Best of the Best: Lists for the End of 2014

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‘Tis the season for “Best of” lists, so I thought I’d pull together a few of the very best.

Best Books

School Library Journal has a great slideshow of their Best Books 2014, separated into useful categories. I use SLJ all year round to help me select the very best books to add to the library, and this list is truly the cream of the crop. The slideshow format is great, since you get to see the cover of each book, which (despite the famous aphorism) really helps to give you an idea of the book. Continue reading

Common Sense Media

If you’ve had a conversation with me in the last two weeks, you’ve probably heard me talk about Common Sense Media. It is my new favorite resource for digital literacy. I first learned of Common Sense Media as a review site, and have been using its straight-forward book reviews to guide my purchasing for a while. It wasn’t until I started exploring a little that I discovered that book, movie, video game, and website reviews only scratched the surface of the content on this site.

As it turns out, Common Sense Media is an educational non-profit that seeks to teach parents, teachers, and students about using media responsibly. They have created an entire curriculum (grades K-12) on digital literacy and citizenship that is the most comprehensive I have ever seen. There are lessons on the basics, like Internet safety and privacy, but there is also content that addresses the influence of the media on kids and teens, how to manage your digital life, online bullying, and how to evaluate digital media for accuracy, bias, and relevance. There is a separate section that aims to show parents how to effectively teach the importance of media literacy, as well.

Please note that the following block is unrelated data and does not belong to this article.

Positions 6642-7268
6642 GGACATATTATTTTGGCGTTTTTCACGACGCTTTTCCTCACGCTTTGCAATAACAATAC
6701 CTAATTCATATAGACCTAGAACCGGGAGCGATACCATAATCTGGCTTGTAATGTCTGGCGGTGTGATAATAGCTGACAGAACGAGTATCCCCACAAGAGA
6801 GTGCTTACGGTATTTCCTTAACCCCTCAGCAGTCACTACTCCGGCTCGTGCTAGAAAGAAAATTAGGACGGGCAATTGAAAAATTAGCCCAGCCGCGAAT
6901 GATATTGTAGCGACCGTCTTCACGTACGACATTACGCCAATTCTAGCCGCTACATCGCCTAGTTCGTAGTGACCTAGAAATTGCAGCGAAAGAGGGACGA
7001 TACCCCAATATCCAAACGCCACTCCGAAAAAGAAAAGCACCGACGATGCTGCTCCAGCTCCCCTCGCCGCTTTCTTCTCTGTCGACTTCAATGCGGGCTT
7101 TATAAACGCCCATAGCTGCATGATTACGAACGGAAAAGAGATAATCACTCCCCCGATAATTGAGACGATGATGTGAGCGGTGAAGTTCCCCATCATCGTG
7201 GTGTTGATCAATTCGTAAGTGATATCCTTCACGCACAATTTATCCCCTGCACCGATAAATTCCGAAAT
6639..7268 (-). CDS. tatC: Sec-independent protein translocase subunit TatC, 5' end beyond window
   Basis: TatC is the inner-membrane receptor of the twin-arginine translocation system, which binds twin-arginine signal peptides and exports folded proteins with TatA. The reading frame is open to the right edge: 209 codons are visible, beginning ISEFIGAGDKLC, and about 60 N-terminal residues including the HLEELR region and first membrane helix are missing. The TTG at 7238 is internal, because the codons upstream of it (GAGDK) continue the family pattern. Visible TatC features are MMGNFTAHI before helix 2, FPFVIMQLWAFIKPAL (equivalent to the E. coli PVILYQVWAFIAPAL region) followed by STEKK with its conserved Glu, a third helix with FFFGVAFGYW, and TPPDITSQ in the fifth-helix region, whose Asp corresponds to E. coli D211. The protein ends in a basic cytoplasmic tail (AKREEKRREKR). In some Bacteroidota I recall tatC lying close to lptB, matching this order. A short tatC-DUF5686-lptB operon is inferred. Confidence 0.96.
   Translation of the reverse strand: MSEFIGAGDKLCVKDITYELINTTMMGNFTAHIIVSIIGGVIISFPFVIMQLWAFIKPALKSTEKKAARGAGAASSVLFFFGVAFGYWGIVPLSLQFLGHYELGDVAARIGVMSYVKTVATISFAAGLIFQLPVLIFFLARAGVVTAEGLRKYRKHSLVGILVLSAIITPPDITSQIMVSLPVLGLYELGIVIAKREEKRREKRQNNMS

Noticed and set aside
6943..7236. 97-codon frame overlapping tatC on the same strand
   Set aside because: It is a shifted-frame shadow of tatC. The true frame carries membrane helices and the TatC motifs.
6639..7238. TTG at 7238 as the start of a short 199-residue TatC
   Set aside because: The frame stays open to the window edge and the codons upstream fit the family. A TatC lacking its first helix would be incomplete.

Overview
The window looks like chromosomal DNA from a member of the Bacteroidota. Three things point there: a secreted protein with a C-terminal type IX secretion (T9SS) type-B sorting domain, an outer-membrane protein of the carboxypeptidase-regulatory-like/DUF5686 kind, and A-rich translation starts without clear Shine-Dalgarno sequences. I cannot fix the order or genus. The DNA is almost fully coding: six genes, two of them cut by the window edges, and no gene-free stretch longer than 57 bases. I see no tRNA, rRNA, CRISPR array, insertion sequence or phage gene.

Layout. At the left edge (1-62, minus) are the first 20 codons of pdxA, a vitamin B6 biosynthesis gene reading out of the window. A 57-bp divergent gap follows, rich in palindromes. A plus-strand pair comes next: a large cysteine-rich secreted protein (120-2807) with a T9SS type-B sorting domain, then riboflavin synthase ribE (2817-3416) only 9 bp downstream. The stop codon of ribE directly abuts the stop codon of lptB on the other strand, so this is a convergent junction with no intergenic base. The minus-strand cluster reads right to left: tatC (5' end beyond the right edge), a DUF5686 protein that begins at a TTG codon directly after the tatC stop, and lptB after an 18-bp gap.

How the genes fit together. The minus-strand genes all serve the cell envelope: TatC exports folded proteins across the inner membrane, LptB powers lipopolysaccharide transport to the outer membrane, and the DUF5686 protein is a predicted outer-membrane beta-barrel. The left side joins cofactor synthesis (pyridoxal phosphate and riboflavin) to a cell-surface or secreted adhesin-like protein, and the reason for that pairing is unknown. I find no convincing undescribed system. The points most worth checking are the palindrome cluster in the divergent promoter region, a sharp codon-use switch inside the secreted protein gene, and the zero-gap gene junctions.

In addition to education, Common Sense Media is about advocacy. There is a section of the website devoted to research and policy, and the site makes it easy to contact lawmakers with your concerns and suggestions.

I am planning on beginning to teach the Common Sense curriculum in grades 1-4 starting in March, so stay tuned for more. If you’re interested in learning about the curriculum, you must sign up with Common Sense Media as an educator, but it is free and easy. They don’t spam with emails, though they do occasionally send out very informative articles on media and children.

This is a great resource for educators, but it is also something that I pass along to parents. If you’re struggling with what to tell kids about the media that bombards them every day, everything from the news to movies to the latest celebrity gossip, there is advice on Common Sense Media that is not alarmist or political, but just plain…common sense!

For more on Common Sense Media, come to our next Technophiles meeting. In the meantime, here are some relevant and informative articles to get you started: